Personalization in UI design is like an extension of responsive design. Responsive Web Design adapts the layout based on the device you are using, whereas personalization adapts to suit the needs of the individual user. The way it looks and how it functions can be tailored so different users see different things. For instance, if you have poor eyesight font-size and kerning can automatically increase to make reading easier.
How Does it Work?
You have already experienced a level of personalization through user-specific advertising such as on Facebook, and suggested products based on your search history as seen on Amazon. Personalization in UI design would derive its capabilities from the same pool of information. This metadata is already available and being used behind the scenes so to speak, to bring personalization to its users.
“The main goal of personalization is to deliver content and functionality that matches specific user needs or interests, with no effect from the targeted users” (Schade, 2016)
Personalization vs. Customization
Personalization is done by the system itself by gathering information about each user and applying changes as necessary. Customization would involve more work on the part of the user. They would be given the opportunity to customize features to suit their needs. Both options have drawbacks and benefits.
Personalization offers an individualized experience that requires no effort from the user. Concerns however will inevitably rise surrounding privacy and ethical use of sensitive information. To give a user the most accurate experience will require access to as much personal information as possible, which for many users will cause discomfort and distrust.
Another issue is having to rely on the applications ability to guess what each user needs. If the personalization is way off, you won’t retain users, but if it is too good you may also cause concerns about how much personal information you have. Finding the right balance will likely prove difficult.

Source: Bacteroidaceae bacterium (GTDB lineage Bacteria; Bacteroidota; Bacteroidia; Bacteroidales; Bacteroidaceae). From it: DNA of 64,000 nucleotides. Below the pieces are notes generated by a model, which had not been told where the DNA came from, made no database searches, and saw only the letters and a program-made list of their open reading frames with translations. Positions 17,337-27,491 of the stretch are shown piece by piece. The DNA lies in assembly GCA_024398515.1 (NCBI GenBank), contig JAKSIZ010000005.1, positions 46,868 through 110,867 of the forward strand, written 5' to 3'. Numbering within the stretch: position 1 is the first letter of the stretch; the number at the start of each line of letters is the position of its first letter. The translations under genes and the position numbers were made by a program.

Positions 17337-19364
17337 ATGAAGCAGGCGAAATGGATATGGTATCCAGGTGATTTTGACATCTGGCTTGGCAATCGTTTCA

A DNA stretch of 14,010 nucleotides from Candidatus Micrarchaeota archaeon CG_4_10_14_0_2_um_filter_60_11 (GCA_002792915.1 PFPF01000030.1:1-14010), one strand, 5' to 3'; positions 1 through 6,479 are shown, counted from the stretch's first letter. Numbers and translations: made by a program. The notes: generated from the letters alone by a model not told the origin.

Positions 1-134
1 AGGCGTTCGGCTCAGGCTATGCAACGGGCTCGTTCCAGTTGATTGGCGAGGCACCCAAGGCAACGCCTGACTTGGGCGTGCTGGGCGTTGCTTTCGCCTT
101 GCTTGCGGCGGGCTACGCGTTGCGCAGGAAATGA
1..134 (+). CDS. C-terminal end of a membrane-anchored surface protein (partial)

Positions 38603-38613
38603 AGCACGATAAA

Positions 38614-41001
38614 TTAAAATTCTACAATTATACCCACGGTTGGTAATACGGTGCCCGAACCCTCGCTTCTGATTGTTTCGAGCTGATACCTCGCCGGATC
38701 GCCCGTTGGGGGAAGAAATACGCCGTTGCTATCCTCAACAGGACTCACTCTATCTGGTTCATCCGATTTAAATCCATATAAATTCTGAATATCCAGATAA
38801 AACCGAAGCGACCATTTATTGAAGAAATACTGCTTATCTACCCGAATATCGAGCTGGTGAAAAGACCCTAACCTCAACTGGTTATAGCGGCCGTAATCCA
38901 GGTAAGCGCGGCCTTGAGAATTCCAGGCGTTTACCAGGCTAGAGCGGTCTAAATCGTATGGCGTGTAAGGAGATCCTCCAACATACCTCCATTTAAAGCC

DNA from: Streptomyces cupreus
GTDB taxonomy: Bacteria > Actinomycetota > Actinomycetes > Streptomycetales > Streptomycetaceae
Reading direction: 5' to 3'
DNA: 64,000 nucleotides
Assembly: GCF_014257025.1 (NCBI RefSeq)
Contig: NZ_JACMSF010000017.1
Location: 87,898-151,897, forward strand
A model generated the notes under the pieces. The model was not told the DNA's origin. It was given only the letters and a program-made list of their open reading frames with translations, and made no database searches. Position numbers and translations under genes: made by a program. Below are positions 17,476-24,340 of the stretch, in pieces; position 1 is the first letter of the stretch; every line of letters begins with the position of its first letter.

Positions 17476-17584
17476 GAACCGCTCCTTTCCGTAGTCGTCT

Customization will avoid these issues regarding privacy because it puts the user in control. They can decide what information to share or to keep private. It also has the potential to enhance user experience even further than Personalization because users can set their own preferences and tailor what they see to be exactly what they want and need.
The issue however is that many users may not even know what they need. This is especially true for inexperienced users, the very young, or the elderly. Furthermore, giving users such control sounds great in theory, but in actual application may not prove successful. One of the biggest rules in UX design is to ensure users do as little as possible to achieve their goals. Customization requires quite a lot of the user, and I doubt it would have great success unless the interface was very well designed.
Age-responsive design is another term being thrown around for 2017. It incorporates personalization but focuses on age-groups to determine which adaptation of a website to present to each user. This variation of personalization could be an effective stepping-stone into more user-specific personalization. This excerpt from medium.com explains how a site could change:
- Navigation menus will expand and contract depending on perceived competency of users; those with difficulty will be presented with stripped-down interfaces to make it easier for them to interact the limited feature sets they are already familiar with.
- Font-sizes and spacing will naturally increase to accommodate the eyesight of the elderly
- Color-schemes will change; the young will experience more saturated hues, the old more muted palettes.
Concerns surrounding information security and gathering and use of personal information are extensive and justified. Personalization is a great idea, but the real-world application of it may be problematic. Although it is already creeping into our everyday interactions online, it remains to be seen to what extent personalized UI will be used. The potential for enhanced user experience is there, it is just a matter of execution.
Buckley, Chase (2016) The Future is Near: 13 Design Predictions for 2017. Retrieved from
Zolciak, Antoni (2016) Will Age-Responsive Web Design Take the World by Storm in 2017? Retrieved from
Schade, Amy (2016) Customization vs. Personalization in the User Experience. Retrieved from
Levenson, Hannah (2017) Mobile UX Trends For 2017. Retrieved from